The lasting legacy of the sixth presidential summit held in Cartagena, Colombia on 14th and 15th April will likely be the beginning of a serious regional debate on international drug control policies. With the adept leadership of Colombia’s President Juan Manuel Santos, the issue was discussed at a private, closed-door meeting of the presidents. Santos later announced that, as a result, the Organisation of American States (OAS) would be tasked with analyzing the results of present policy and exploring alternative approaches that could prove to be more effective. A topic long considered taboo, the U.S. “war on drugs,” is now being seriously questioned and debate on new strategies – including legal, regulated markets – is officially on the regional agenda.
While making it clear that no change in U.S. policy is in the offing, Washington has reluctantly agreed to participate in a debate. The United States is no doubt pleased that the OAS was tasked to study the issue. The Secretariat of its Inter-American Drug Abuse Control Commission (CICAD) is traditionally led by someone appointed by the U.S. government (presently it is former U.S. diplomat, Amb. Paul Simons) and it is widely perceived across the region as a U.S.-driven agency. However, ultimately, CICAD’s agenda and focus is dictated by member states. The burden is now on those member states advocating reform to ensure that the OAS effectively carries out its mandate to explore all alternative policies and to include in the discussion relevant experts and organizations.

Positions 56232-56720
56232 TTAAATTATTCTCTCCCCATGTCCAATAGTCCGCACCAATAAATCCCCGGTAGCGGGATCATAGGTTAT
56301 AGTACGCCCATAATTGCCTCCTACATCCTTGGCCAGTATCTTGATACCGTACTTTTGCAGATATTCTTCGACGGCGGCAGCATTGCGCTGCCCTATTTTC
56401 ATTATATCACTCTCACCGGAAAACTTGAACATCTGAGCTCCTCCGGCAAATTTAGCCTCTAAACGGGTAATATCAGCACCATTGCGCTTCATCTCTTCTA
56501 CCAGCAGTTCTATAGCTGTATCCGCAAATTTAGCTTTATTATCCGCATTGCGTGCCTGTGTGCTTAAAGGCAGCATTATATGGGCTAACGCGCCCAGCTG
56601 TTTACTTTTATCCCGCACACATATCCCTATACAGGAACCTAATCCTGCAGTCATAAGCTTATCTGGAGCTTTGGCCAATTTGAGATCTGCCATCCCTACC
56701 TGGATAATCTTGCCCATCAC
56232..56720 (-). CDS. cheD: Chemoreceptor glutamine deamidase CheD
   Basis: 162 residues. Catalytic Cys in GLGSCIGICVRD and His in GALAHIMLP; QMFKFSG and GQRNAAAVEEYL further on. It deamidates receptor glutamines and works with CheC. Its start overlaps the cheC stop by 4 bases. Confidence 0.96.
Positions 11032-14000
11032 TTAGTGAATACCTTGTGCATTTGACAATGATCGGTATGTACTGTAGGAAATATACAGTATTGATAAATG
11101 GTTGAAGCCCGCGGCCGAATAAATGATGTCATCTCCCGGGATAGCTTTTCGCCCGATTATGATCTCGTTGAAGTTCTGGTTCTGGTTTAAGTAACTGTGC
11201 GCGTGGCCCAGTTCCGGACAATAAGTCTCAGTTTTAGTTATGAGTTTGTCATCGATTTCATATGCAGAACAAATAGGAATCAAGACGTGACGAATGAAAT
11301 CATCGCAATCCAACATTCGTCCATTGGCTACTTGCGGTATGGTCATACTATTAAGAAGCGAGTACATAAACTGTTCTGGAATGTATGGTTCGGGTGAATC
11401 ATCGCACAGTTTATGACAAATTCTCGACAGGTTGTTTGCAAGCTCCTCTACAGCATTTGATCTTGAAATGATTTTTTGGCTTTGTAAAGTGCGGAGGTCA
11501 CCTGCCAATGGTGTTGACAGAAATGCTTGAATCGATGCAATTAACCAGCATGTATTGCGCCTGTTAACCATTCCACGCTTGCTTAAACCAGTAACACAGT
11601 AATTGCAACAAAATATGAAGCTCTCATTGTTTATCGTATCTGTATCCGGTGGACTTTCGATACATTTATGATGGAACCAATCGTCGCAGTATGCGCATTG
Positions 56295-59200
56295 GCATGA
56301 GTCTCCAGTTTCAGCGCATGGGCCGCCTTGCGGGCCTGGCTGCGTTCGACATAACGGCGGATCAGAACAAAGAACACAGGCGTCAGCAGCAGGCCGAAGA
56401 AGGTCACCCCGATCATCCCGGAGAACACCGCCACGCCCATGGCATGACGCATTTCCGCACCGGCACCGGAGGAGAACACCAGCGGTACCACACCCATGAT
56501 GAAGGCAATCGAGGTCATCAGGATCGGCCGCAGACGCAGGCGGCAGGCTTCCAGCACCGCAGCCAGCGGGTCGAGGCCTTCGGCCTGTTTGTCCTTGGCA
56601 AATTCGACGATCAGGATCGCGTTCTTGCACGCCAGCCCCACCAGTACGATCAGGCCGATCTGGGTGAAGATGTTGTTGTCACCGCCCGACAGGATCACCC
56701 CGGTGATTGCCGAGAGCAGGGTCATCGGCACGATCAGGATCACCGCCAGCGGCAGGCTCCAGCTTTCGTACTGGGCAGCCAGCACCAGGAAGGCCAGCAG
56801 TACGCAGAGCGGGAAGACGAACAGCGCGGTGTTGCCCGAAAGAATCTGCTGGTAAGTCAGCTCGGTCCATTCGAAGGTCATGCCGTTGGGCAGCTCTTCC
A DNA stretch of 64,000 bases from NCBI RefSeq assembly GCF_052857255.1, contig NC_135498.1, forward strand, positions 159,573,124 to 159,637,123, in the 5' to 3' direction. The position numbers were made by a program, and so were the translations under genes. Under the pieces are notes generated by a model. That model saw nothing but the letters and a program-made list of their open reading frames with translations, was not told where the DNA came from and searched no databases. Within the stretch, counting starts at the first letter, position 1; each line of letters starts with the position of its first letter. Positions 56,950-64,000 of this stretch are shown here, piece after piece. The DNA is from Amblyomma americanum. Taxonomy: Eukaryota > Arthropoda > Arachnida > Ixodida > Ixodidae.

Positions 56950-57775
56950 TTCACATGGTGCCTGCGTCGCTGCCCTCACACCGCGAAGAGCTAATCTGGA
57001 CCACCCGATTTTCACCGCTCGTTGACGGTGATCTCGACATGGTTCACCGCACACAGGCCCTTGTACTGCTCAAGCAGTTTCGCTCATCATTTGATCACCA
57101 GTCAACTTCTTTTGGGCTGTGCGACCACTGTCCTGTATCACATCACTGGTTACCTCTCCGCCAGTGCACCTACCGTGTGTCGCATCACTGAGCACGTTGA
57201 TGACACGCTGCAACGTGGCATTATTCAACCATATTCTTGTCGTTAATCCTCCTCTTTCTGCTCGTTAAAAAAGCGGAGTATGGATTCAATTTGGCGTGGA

Present international drug control policies are deeply-rooted and change will no doubt come slowly. However, an opportunity for meaningful drug policy reform has emerged in Latin America.
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